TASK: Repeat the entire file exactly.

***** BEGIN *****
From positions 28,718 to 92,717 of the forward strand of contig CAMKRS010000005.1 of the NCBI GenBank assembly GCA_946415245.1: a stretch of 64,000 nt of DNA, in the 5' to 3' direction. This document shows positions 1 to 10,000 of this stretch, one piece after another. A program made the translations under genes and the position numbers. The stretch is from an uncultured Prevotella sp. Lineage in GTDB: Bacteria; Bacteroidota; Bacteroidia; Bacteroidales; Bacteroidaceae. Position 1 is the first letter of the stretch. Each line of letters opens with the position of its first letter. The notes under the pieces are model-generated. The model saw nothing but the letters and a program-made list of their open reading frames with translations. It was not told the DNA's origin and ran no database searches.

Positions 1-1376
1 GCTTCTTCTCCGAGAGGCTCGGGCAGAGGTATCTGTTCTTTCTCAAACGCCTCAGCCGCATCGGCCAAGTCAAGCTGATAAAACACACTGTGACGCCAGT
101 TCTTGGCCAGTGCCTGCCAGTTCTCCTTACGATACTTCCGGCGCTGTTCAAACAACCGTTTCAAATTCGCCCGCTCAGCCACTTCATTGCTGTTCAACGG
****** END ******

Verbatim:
From positions 28,718 to 92,717 of the forward strand of contig CAMKRS010000005.1 of the NCBI GenBank assembly GCA_946415245.1: a stretch of 64,000 nt of DNA, in the 5' to 3' direction. This document shows positions 1 to 10,000 of this stretch, one piece after another. A program made the translations under genes and the position numbers. The stretch is from an uncultured Prevotella sp. Lineage in GTDB: Bacteria; Bacteroidota; Bacteroidia; Bacteroidales; Bacteroidaceae. Position 1 is the first letter of the stretch. Each line of letters opens with the position of its first letter. The notes under the pieces are model-generated. The model saw nothing but the letters and a program-made list of their open reading frames with translations. It was not told the DNA's origin and ran no database searches.

Positions 1-1376
1 GCTTCTTCTCCGAGAGGCTCGGGCAGAGGTATCTGTTCTTTCTCAAACGCCTCAGCCGCATCGGCCAAGTCAAGCTGATAAAACACACTGTGACGCCAGT
101 TCTTGGCCAGTGCCTGCCAGTTCTCCTTACGATACTTCCGGCGCTGTTCAAACAACCGTTTCAAATTCGCCCGCTCAGCCACTTCATTGCTGTTCAACGG